screen shot

Above: training the iPAQ to recognize your fingerprint.

screen shot

Above: The new Bluetooth interface is much friendlier.



We've run benchmarks using VOBenchmark 3 from Virtual Office Systems. I've compared the iPAQ 2215, iPAQ 5450 , and our 5555. All tests were run with units fresh out of the box with no other software added, and the storage cards were 60% full with data and applications. All units run at 400 MHz, and all except the iPAQ 5450 run Windows Mobile 2003. Higher numbers are better (shown in bold).

Test HP iPAQ 2215 (PPC 2003, Intel PXA 255 processor) 5450 (PPC 2002, XScale PXA250) iPAQ 5555 (PPC 2003, XScale PXA255)
CPU Floating Point 12.68 12.64 12.66
CPU Integer 26.96 26.86 25.82
Graphics Bitmap BitBlt 78.25 56.30 39.76
Graphics Bitmap StretchBlt 76.70 (grow) 28.60 (shrink) 17.71 73.50 (grow), 29.90 (shrink)
Graphics Filled Elipse 4.68 2.34 4.96
Graphics Filled Rectangle 12.94 6.50 9.41
Graphics Filled Round Rect. 3.82 1.70 3.78
Memory Allocation 11.23 11.71 11.31
Memory Fill 1.97 0.91 1.99
Memory Move 1.24 0.37 1.34
Text 19.80, 5.20 with ClearType enabled 4.45 21.00, 4.80 with ClearType Enabled
SD Storage Cards 256 meg SanDisk card was used 128 meg SanDisk and SimpleTech were used 256 meg SanDisk card was used
LRR/LRW 0.62/0.08 0.64/0.18 0.68/0.08
LSR/LSW 0.61/0.19 1.13/0.19 1.19/0.32
SRR/SRW 238.18 /0.48 123.32/1.64 303.44/0.18
SSR/SSW 14.08/9.51 22.57/3.40 24.53/7.20


This is a great unit for power users! It will be overkill if you're looking for a basic PDA, but you've probably figured that out already. I didn't expect it to rival the wonderful iPAQ 2215 and full-featured Toshiba e750, but it certainly does. You certainly can't find more features in a Pocket PC, and the unit has proved reliable. Should you buy one? If you want or need integrated WiFi, Bluetooth, biometric security, and excellent 3.8" transflective LCD, serious expandability and accessory selection as well as lots of internal memory, then yes. If you don't need all these features, consider the iPAQ 2215, which has Bluetooth, a very nice 3.5" transflective display, the popular Nevo AV remote, and a CF slot for $399. The bargain-priced $499 Toshiba is also a direct contender to the 5555, offering integrated WiFi, a 3.8" transflective display and a CF slot. If money and/or a CF slot are important to you, do consider the e750 as well. Despite the price difference, I'd say the 5555 beats out the Toshiba since it has Bluetooth, biometric security, more memory and greater expandability. In addition, it has a much better software bundle (you get what you pay for), and HP has a great track record for build quality and support, offering frequent updates free of charge, and OS version upgrades for even relatively old models. The 5555 comes with a very nice $45 leather horizontal belt mountable case, while the Toshiba comes with a a vinyl slip case. But only you can decide, ultimately, what features and price point suit you.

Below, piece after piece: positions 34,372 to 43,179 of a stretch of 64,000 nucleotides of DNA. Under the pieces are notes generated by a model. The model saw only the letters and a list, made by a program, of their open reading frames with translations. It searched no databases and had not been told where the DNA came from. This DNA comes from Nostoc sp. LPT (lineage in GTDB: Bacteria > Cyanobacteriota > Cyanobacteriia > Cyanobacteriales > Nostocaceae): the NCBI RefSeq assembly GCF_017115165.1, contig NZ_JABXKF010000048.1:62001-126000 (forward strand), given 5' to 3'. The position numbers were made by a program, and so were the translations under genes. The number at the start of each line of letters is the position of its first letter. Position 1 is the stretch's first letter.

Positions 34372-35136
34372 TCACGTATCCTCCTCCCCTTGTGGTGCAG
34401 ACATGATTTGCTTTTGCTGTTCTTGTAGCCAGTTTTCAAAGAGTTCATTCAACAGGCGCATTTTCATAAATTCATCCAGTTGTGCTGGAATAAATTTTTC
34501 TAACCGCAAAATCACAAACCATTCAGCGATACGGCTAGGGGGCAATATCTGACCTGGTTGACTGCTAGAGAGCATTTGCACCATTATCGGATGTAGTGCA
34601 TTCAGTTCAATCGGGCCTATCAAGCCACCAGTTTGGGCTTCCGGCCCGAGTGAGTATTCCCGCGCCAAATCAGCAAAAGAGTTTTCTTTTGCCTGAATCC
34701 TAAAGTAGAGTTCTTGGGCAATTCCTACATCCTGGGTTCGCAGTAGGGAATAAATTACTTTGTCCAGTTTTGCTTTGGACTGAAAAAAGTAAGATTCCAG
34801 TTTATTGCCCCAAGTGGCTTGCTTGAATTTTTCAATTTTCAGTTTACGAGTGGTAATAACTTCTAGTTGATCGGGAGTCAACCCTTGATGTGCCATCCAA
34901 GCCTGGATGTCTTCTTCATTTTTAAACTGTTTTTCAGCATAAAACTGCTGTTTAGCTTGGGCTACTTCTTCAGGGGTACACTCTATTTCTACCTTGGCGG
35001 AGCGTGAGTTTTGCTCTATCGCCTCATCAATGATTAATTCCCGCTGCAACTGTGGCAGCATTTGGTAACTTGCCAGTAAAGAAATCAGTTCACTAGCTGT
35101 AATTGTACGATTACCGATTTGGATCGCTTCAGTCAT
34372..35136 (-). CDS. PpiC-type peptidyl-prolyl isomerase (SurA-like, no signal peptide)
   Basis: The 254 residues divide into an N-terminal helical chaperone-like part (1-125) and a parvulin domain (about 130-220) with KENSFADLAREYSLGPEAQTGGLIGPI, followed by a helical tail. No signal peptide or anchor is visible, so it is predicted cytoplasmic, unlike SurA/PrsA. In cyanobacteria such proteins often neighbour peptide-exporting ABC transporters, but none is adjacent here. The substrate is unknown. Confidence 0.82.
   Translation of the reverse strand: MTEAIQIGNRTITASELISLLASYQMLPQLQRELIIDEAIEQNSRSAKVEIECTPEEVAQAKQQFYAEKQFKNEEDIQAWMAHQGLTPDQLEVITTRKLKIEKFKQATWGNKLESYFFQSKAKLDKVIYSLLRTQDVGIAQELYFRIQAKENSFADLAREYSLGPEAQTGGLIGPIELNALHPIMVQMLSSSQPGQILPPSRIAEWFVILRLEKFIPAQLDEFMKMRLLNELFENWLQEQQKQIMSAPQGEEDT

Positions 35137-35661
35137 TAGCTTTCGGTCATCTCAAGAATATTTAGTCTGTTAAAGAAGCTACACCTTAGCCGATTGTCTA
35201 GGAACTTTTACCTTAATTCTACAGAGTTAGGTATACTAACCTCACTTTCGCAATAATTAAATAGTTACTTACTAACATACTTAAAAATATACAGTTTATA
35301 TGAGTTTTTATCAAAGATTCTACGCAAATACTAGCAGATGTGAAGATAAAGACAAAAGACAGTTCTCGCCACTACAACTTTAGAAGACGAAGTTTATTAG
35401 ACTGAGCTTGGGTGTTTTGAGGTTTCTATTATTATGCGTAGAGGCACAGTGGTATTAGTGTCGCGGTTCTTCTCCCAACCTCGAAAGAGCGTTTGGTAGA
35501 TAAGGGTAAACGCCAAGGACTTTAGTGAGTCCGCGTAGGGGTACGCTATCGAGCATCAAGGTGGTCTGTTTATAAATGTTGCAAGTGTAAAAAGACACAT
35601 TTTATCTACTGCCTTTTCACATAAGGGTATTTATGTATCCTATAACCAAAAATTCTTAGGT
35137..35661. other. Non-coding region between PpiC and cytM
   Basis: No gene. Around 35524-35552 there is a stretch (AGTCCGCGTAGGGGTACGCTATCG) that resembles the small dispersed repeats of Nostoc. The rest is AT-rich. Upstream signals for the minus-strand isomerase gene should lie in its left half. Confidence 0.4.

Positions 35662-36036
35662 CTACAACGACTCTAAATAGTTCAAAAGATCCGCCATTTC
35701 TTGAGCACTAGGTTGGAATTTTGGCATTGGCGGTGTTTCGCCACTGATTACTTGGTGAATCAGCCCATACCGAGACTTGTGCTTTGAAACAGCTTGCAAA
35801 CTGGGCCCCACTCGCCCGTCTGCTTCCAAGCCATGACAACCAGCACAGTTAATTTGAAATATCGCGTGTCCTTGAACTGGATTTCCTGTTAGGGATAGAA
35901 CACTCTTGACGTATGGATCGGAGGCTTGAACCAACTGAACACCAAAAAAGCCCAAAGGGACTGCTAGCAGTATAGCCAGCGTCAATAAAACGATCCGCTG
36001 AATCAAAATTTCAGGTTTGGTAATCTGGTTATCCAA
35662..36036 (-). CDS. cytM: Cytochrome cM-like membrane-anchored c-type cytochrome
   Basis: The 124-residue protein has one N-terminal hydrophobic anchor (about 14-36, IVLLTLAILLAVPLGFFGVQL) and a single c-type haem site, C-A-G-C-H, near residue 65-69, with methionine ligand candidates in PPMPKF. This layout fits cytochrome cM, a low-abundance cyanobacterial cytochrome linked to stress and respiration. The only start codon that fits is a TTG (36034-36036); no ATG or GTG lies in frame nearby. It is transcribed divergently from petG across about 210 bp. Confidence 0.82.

Pro: The built-in WiFi is a winner, getting a super-strong signal after applying HP's update. Bluetooth is user-friendly and supports just about anything you'd want to connect to, including headsets. The battery is user-replaceable, and an extended battery is available. The 5555 has more memory than any other Pocket PC. The screen is perfection. For now, nothing will beat HP's biometric fingerprint scanner for security and ease of use on a PDA. The unit, like the prior 3000 and 5000 series models, is very expandable thanks to expansion packs, and there's a huge assortment of accessories available. This is the only current Pocket PC that can use PCMCIA cards (may require PPC drivers) via the optional PC Card expansion sleeve.

Cons: Price: this is the most expensive Pocket PC on the market *ouch*. NO CF slot, though you can add one by purchasing an optional sleeve, increasing your cash outlay. If you prefer small and light PDAs, then the iPAQ 5555 may not suit you, though all high end, feature-packed units are on the large and heavy side.

Suggested list price $649
The 5550 and 5555 have different model numbers because HP uses different model numbers to track sales in consumer vs. business channels. Both come with a cover pack iPAQ case, cradle with both USB and serial connectors, charger, one battery, an extra stylus, software CD and manuals.

The 5150 is the same as the 5555, but it does not have WiFi, the biometric fingerprint scanner and has 64 rather than 128 megs of RAM. At $100 cheaper than the 5555, it doesn't seem like the best buy. Suggested list price $549